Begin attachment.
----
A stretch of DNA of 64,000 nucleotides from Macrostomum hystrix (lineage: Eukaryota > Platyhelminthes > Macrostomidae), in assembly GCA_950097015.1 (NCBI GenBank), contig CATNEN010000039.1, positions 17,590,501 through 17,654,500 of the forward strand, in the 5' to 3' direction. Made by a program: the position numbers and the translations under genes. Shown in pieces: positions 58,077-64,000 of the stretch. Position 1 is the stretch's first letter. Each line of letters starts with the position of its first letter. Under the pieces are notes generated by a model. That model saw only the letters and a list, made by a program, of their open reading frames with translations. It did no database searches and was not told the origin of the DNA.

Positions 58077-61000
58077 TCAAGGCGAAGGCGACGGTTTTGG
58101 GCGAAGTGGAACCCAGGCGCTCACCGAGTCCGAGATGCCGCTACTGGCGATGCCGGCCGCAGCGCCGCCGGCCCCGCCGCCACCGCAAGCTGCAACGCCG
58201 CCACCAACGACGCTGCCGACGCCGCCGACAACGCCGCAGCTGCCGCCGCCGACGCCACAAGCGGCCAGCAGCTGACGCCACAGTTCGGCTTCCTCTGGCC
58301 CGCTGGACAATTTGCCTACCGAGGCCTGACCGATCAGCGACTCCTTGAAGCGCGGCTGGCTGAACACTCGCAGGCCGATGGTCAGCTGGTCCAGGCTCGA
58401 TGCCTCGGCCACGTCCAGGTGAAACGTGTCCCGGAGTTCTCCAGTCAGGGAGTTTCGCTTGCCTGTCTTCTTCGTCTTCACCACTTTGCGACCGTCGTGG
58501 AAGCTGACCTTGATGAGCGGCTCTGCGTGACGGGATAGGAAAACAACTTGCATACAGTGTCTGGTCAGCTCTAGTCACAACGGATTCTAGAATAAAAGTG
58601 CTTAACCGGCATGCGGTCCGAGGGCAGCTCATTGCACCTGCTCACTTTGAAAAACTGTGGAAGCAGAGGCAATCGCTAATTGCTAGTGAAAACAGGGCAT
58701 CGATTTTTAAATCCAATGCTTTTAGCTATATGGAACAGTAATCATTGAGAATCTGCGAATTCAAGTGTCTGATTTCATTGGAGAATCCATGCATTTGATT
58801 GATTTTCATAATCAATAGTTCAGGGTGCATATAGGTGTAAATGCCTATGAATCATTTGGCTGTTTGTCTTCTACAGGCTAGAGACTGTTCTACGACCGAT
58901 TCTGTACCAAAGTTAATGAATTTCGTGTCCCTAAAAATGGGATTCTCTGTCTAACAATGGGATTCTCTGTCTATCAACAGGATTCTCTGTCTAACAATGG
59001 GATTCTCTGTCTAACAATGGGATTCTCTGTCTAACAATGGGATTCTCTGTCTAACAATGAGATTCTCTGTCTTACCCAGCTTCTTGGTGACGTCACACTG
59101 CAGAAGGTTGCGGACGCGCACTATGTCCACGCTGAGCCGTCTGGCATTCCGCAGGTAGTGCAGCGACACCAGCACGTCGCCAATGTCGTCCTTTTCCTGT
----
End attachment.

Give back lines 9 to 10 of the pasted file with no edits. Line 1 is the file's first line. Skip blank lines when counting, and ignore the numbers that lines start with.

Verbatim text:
58601 CTTAACCGGCATGCGGTCCGAGGGCAGCTCATTGCACCTGCTCACTTTGAAAAACTGTGGAAGCAGAGGCAATCGCTAATTGCTAGTGAAAACAGGGCAT
58701 CGATTTTTAAATCCAATGCTTTTAGCTATATGGAACAGTAATCATTGAGAATCTGCGAATTCAAGTGTCTGATTTCATTGGAGAATCCATGCATTTGATT